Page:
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Archive for January, 2013

20130121-103938.jpg“You are pathetic!”

The shouted words reverberated in my ears as we walked in the door last Saturday, and I immediately knew. I could see their owner jumping up and down, with the referee only a few small feet from his critic. Indeed, we had arrived at the scene of the crime, albeit a crime of passion.

Before we go on, some definitions are in order: “Pathetic, meaning, miserably inadequate”, to which I might say to last weekend’s protester, “Touch√©“?

How about “vitriolic“?

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These utterances occurred in a small Oklahoma hamlet, during a “game” designed to improve the health of its participants. How sadly ironic. You see, only a year prior to this past weekend, some residents of said unmentioned hamlet were in our neighborhood for a similar roundball match up, and the cursing and anger were present even then. Our young protagonist in the picture above was on the receiving end of the rhetoric, and he was not even on the floor or in uniform.

We spoke that night last year (my young protagonist friend and I) and at times over the year to follow, about what the rematch would be like “on their turf”. While it did not surprise, it sadly did serve to disappoint.

Is this what we’ve come to? Were he here today, BBall inventor Dr. James Naismith would likely not be smiling, and I can’t say that I would blame him.

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Our beloved “KD” has begun crossing the line publicly this year, and its a little sad to watch. I have examined and found myself guilty a time or two of possessing and expressing some “vitriol” during a game or two recently, but thankfully without said profanity. Still, that is no excuse.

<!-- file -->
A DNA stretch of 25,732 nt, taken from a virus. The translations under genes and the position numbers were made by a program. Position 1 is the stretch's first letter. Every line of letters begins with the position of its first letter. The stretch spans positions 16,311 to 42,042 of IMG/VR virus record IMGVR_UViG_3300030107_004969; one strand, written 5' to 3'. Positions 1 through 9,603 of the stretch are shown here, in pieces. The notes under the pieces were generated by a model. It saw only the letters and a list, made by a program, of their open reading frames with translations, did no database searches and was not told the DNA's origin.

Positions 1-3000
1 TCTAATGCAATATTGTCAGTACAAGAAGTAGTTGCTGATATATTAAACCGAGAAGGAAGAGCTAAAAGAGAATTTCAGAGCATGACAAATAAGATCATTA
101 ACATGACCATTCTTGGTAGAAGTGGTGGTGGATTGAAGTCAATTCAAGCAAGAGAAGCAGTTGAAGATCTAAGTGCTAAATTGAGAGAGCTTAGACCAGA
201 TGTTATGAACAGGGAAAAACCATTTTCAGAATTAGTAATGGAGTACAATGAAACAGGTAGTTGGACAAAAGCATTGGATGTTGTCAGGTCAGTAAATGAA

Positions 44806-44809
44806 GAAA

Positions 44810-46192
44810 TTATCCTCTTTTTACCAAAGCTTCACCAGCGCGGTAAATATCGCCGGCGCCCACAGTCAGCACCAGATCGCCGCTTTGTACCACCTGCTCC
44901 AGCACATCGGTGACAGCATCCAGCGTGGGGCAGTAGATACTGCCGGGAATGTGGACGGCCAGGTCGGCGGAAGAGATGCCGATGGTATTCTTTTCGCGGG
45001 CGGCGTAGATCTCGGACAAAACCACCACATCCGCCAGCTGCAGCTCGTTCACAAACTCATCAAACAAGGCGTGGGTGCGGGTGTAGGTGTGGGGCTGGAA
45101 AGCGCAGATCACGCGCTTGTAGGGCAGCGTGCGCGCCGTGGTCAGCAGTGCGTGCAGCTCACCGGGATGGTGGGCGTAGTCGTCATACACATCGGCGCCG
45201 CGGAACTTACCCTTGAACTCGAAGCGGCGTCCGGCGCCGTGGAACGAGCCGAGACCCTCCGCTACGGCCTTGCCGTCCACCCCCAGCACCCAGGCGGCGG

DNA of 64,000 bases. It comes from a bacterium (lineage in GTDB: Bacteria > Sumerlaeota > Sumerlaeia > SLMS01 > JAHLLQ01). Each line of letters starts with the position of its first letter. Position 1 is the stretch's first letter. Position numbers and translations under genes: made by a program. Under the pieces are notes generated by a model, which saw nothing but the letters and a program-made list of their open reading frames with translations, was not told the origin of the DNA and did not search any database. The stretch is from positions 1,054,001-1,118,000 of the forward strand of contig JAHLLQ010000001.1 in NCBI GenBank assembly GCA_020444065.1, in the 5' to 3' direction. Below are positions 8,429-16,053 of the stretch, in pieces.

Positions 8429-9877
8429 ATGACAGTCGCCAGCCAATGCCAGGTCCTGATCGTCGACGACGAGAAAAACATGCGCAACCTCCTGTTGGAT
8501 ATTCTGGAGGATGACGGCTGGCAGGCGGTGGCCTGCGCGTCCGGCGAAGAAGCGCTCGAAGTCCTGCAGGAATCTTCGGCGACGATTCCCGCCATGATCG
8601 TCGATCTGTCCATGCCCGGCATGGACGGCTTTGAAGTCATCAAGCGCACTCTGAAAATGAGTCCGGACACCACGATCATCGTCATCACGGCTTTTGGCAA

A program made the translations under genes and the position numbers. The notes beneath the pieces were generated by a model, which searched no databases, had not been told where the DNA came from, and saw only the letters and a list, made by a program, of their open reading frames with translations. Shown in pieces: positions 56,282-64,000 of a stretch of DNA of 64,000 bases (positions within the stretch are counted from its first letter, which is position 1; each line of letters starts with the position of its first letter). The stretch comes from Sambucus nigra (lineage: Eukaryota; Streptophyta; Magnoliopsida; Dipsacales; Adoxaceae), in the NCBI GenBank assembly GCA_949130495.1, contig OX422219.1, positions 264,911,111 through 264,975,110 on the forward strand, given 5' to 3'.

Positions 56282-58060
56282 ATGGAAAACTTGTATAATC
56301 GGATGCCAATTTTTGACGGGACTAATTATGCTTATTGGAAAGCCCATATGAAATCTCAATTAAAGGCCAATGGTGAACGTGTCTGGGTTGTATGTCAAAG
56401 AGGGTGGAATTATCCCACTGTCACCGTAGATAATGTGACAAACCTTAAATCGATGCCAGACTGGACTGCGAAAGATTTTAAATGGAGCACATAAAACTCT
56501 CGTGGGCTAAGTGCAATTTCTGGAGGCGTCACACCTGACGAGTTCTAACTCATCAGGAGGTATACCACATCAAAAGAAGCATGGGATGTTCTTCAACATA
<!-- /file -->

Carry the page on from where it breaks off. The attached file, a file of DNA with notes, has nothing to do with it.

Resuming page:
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Here is some history of the game for us, courtesy of “Wikipedia”:

At Springfield YMCA, Naismith struggled with a rowdy class which was confined to indoor games throughout the harsh New England winter and thus was perpetually short-tempered. Under orders from Dr. Luther Gulick, head of Springfield YMCA Physical Education, Naismith was given 14 days to create an indoor game that would provide an “athletic distraction”: Gulick demanded that it would not take up much room, could help its track athletes to keep in shape and explicitly emphasized to “make it fair for all players and not too rough.”

Therein lies a great reminder: “…not too rough”. It’s a great message for us all, and a reminder of what it’s all about. It is only a game, and the true battles royale are of the heart, and not on the hardwood. Our true enemies are enthroned anger, hate, resentment, crime, poverty, and the like, and not our opponents in a contest of skill and will.

KD’s grandma took him to task in the public eye a week or two ago, and I wish we could all take a lesson from her message.

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Our young protagonist and I have visited this year about containing our anger, both on the court and in the stands, and thankfully we both passed muster in a tough place Saturday night, with him ultimately standing tall at half court the victor in both score and sportsmanship on that night.

We both pledge to continue that battle. I only hope KD can do the same. Thankfully we have his grandma to remind us.

I wonder if she likes small town basketball, as well? We’ve got room in our car…

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